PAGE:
Posts Tagged ‘God’

The Mystery of the Moment

If I told you 100 years ago that I could write the entire Bible on something as small as my fingernail and then read it; you would’ve said that I was crazy, because no one could ever write that small. If I told people in the 1900s that I could go from New Zealand to New York in 24 hours, I would’ve been branded a lunatic, for no ship could ever sail that swiftly nor could a horse ever run that fast. The problem of course, is that we would be viewing these future exploits through the lens of our current technological understanding. We lack a 100-200 years of revelation, which reduces us to inferior solutions that simply won’t solve these superior challenges.


We face the same challenges in the scripture every day. For example, God says He loves us more than we could ever understand or imagine. But in the same breath He teaches us that there is a Hell and that some people will go there for eternal punishment. We can’t reconcile how a loving God could possibly allow people to go to a place of eternal destruction because we lack a billion years revelation. We often feel pressure to reconcile these mysteries. This often leads us to change the outcomes to explain the challenge. Metaphorically speaking, we say things like, “no one could get to New York in 24 hours, therefore the statement is a misunderstanding.

We reason; a God who loves unconditionally could logically never send someone to Hell and therefore it cannot be true. So we create solutions that satisfy our minds and put our souls to rest. The outcome is that we stop searching for revelation for these divine paradoxes because we’ve created answers to satisfy our minds. And as result, what we think we know keeps us from what we need to know. The truth if we have a God that we completely understand, then we have created a God in our own image. For an infinite God, by definition, must remain somewhat of a mystery to finite man.

May you this week, seek not understanding of the why, but focus on the now and the what. May the mystery of God, whether he seems far or near embrace you and may you for a moment be still and bask in the mystery the one who knows and loves you so much.

The mystery of the moment

In the mystery of the moment
All is quiet in this place
Logic and the rationale mind
Hide behind the weathered face

In the mystery of the moment
Time has no measure here
Eternity began some time ago
When Love cast out all fear

In the mystery of the moment
Understanding is not needed now
The ways of God break through
The why, the where, and how

God’s ways call us from ahead
They lead us on in timeless intent
I let go of many questions
In the mystery of the moment


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The Vine to my Branch

For over a cen­tu­ry, the bells of the church at All Saints in Low­er Brix­ham, De­von­shire, have rung out “Abide with Me” daily. The hymn was sung at the wed­ding of King George VI, at the wed­ding of his daugh­ter, the fu­ture Queen Eliz­a­beth II, and at the funeral of Nobel peace prize winner Mother Teresa of Calcutta in 1997. More recently it was sung by Emeli Sandé at the opening ceremony of the 2012 London Olympic Games.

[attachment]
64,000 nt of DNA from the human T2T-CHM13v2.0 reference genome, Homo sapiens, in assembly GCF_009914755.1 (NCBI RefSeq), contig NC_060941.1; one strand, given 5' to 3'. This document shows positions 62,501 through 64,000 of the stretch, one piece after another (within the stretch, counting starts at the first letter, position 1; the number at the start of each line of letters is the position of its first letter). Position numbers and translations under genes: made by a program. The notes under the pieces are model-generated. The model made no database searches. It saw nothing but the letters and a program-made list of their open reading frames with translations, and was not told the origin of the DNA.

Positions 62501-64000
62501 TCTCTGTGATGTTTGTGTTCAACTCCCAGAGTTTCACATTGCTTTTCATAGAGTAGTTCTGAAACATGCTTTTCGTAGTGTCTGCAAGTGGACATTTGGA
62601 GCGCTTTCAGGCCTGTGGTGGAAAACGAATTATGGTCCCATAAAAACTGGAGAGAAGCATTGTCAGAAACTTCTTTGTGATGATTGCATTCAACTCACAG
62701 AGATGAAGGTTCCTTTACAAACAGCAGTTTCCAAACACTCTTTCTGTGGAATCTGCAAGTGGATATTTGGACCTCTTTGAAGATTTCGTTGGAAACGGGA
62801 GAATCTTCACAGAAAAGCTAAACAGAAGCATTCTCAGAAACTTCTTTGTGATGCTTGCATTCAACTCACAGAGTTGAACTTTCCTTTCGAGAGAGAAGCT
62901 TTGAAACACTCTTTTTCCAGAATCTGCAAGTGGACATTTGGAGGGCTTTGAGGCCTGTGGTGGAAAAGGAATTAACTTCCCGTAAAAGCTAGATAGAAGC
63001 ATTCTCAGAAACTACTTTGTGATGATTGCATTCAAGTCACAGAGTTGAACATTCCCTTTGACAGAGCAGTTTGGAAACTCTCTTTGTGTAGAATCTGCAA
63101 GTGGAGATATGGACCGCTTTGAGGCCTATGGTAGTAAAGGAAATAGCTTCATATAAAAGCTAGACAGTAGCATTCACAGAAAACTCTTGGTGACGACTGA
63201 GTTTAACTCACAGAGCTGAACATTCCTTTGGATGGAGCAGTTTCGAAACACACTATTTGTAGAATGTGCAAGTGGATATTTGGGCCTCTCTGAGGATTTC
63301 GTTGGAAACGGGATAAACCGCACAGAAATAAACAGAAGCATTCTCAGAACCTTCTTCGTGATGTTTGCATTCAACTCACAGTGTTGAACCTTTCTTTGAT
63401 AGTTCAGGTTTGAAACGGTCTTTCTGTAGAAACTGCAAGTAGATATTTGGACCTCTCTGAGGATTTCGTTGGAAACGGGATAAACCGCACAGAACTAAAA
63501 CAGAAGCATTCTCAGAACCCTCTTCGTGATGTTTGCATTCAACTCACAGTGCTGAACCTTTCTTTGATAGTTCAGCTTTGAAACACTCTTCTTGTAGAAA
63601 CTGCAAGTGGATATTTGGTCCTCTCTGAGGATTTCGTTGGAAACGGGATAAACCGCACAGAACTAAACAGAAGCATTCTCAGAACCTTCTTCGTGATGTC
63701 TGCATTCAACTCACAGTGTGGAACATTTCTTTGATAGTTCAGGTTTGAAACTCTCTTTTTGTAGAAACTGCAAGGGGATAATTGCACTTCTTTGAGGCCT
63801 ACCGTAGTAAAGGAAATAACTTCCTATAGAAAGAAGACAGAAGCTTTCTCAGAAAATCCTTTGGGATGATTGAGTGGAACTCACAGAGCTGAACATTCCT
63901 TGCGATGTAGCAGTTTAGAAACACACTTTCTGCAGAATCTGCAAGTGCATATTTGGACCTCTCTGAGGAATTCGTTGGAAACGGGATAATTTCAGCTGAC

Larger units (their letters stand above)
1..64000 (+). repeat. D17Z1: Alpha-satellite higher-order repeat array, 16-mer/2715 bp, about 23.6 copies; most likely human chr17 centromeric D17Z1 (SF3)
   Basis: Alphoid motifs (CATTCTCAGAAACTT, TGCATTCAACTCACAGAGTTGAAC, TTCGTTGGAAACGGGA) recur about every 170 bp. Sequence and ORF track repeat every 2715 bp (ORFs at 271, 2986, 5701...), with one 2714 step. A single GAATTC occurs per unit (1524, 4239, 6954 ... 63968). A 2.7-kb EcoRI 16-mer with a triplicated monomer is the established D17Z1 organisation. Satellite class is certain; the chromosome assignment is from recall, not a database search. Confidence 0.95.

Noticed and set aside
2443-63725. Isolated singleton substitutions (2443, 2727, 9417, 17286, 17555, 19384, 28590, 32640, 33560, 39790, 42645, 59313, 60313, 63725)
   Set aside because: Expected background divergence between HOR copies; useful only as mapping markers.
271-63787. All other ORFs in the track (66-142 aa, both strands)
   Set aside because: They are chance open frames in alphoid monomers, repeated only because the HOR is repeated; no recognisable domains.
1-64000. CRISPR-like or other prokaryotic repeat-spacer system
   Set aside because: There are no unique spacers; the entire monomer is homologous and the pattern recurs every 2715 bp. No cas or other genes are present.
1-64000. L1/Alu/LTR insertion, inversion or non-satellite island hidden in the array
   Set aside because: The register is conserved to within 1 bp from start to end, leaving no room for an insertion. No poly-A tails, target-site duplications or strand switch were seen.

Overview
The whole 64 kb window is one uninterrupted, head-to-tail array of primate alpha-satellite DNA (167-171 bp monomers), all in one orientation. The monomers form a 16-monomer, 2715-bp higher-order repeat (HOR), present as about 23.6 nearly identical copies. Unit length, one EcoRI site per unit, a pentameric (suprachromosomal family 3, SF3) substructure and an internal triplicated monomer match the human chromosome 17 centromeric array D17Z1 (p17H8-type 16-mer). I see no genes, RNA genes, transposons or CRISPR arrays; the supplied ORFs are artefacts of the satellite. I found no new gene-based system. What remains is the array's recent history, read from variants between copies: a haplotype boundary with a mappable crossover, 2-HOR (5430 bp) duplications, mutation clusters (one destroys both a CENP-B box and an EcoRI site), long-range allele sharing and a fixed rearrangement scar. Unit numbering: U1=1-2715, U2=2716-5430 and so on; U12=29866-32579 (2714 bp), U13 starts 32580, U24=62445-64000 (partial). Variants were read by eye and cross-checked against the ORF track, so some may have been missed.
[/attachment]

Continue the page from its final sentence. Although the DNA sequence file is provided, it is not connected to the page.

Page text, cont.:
The hymn is popular across many denominations, and was said to be a favourite of King George V and Mahatma Gandhi. It is also often sung at Christian funerals. In the aftermath of the sinking of RMS Titanic, survivors reported that the Titanic’s band played the hymn as the ship was sinking, although detailed studies have identified other songs played by the band.

What always strikes me about this hymn is its stark simplicity, and the way it just centres everything back to God. It’s also speaks of the challenge to above all else, remain attached to God.

I am the vine; you are the branches. If you remain in me and I in you, you will bear much fruit; apart from me you can do nothing. If you do not remain in me, you are like a branch that is thrown away and withers; such branches are picked up, thrown into the fire and burned. If you remain in me and my words remain in you, ask whatever you wish, and it will be done for you.
~ John 15: 5- 7

If we remain in Him and keep plugged in, our world changes, God becomes not only the Author of our faith, but the Completer of wholeness and holiness. God is always the missing piece of our plot, the beginning, middle, and end of our story.

What are your thoughts on this? What does it mean to ‘abide in Him’? Where does this get you? What will you do next?

You are

The wake to my sleep
The flip to my flop
The shrug to my shoulder
The corner to my smile
And the spring to my step

You are

The break to my bread
The press to my wine
The full to my empty
The vine to my branch
And the quench to my thirst

You are

The wind to my sail
The blue to my sky
The light to my path
The map of my road
And the north to my compass

You are

The beat to my heart
The depth to my soul
The sound to my mind
The source to my strength
And the best to my friend

You are

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We’re certainly warned about forgetfulness in Scripture, both in word and by example. In the Old Testament, the pattern is so predictable, we come to expect it. God delivers his people from the cruel whips of Egypt by a stunning display of his power and his care—the plagues, the Passover, the Red Sea.

The Israelites celebrate with singing and dancing. Three days later, they are complaining about the water supply. God provides sweet water from the bitter desert springs of Marah. They complain about the food. God drops breakfast out of the sky, every morning. Then it’s the water again. God provides it from a rock. Enemies attack; God delivers. On and on it goes, for forty years.